Les ligatures: æ, œ

The final characters that we have in French are the two ligatures. These are essentially two letters that are printed as one single letter. Such ligatures were more common in archaic forms of modern languages, but their use has gradually disappeared through the ages. Œ is nonetheless still relatively common in many everyday French words. Æ, on the other hand, is really just still found in a few obscure French words with strong Latin roots.

Although handwritten French may not always clearly represent the œ and æ as single letters, they should always appear in printed French. Indeed, words that contain these ligatures require them to be spelled correctly. The French autocorrect feature of word processing software, including the French keyboards on mobile phones, should automatically replace any instances of oe or ae in words that require the ligature with œ and æ.

The pronunciation of œ calls for a slightly drawn-out vowel sound, partway between an o and an e sound. For German speakers, it’s fairly close to the German ö sound.

Some common French words that contain the ligature œ include cœur, sœur, vœux, œuvre, œuf, œil, œnologie, and œstrogène.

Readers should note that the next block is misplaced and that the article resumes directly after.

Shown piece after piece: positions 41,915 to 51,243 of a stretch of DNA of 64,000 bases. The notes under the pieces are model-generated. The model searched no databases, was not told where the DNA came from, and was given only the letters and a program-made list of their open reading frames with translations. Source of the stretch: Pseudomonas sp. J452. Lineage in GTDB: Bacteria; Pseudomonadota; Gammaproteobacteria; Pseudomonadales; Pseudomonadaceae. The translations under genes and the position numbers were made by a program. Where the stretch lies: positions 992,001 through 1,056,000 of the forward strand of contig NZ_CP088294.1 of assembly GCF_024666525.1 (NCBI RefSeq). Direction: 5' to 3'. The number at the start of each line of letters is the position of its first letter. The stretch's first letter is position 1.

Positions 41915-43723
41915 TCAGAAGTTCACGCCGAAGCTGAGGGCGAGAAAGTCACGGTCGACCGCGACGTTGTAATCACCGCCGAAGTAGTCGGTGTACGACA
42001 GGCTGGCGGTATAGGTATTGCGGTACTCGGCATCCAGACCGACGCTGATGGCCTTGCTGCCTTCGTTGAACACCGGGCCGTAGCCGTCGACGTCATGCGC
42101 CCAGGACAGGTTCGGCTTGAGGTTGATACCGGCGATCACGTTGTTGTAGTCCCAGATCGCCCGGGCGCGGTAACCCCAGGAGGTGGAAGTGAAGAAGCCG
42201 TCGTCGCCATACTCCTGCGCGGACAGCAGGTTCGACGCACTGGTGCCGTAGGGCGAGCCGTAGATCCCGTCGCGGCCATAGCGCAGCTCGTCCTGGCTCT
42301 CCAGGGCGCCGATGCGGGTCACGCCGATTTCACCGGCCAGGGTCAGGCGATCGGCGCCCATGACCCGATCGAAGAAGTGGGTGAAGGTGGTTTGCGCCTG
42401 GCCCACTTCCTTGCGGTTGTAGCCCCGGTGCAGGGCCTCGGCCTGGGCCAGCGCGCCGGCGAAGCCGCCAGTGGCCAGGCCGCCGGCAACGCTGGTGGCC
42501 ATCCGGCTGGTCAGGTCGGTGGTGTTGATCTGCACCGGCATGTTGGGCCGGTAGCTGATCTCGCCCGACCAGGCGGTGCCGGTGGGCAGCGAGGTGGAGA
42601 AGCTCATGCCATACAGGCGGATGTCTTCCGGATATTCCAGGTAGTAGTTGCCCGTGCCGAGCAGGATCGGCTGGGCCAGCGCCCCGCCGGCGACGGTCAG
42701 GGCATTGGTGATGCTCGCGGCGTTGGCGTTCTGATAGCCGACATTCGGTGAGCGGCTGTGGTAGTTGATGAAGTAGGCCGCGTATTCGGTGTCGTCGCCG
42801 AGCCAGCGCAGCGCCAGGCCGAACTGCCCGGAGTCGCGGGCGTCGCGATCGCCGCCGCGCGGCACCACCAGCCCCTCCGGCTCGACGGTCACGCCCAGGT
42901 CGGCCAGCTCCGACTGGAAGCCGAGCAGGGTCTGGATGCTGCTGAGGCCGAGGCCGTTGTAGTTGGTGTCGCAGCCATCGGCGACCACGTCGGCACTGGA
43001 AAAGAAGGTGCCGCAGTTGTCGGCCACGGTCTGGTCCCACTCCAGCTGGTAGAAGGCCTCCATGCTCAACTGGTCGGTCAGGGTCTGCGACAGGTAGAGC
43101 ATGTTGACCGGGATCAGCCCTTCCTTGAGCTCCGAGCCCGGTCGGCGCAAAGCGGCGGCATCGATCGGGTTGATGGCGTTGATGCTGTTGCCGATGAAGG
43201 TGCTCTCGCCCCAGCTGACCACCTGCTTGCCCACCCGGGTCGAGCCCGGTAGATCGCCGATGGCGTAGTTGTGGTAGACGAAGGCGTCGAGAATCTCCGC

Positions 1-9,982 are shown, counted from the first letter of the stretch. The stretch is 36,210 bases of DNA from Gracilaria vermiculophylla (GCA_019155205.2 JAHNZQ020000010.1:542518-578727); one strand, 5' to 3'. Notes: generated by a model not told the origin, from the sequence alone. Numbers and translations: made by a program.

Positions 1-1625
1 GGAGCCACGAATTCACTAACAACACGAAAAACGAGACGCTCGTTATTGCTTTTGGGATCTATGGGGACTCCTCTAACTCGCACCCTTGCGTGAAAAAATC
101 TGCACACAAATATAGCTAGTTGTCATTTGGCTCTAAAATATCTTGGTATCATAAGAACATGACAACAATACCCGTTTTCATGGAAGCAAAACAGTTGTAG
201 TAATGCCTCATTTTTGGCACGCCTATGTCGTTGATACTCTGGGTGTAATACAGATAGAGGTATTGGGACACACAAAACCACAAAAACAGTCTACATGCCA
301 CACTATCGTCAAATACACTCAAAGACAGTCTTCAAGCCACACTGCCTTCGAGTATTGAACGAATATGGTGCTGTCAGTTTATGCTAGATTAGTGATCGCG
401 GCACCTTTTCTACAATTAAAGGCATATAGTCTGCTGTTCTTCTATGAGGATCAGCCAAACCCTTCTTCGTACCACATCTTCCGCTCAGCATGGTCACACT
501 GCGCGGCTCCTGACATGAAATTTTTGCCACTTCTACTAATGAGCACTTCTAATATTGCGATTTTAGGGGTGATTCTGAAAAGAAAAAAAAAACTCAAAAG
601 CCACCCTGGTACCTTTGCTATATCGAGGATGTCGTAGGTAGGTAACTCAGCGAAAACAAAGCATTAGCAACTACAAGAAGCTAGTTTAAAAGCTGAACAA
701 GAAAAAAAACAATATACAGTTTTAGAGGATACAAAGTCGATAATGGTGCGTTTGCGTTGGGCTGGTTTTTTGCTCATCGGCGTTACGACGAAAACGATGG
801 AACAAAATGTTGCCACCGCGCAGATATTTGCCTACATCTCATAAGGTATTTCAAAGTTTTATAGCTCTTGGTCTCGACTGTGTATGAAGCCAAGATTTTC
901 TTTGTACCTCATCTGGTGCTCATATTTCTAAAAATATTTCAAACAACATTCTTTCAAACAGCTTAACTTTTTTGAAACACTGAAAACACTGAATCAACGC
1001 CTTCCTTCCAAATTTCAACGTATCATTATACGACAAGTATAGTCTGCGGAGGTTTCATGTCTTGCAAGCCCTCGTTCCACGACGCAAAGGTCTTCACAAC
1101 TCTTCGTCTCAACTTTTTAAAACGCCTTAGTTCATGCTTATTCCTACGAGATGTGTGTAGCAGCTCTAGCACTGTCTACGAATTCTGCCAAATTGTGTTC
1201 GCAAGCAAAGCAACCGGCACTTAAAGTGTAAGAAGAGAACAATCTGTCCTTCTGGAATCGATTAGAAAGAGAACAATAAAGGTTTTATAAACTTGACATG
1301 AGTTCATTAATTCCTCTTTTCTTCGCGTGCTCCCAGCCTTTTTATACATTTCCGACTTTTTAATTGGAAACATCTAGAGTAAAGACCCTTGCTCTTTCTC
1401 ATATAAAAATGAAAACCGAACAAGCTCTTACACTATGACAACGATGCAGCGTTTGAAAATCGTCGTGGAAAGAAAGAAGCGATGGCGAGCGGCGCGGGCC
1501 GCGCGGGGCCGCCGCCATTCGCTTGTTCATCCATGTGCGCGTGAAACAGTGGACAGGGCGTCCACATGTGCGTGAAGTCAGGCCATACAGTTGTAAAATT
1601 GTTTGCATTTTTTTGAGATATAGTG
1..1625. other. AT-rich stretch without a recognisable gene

The ligature æ is extremely obscure in French, and has essentially died out. It may still appear in some Latin words, but even those will probably be spelled with either the modern é since the pronunciation is the same, or written separately as ae.

Æ is arguably more common in English, where the letter is referred to as ash. Archaic spellings of certain words still sometimes appear in English, such as encyclopædia and mediæval, whereas their French counterparts have lost the ligature: encyclopédie and médiéval. Famously, Elon Musk and partner Grimes even included it in their child’s name: X Æ A-12.

Conclusion: French accent marks

Today we introduced all of the accent marks French has. We began by defining what we mean by accent marks in French, noting that while all of the French alphabet accents we introduced are considered diacritics, only three of them are recognized as accents in French. The last two are simply known as ligatures. Then we looked at them all in greater detail.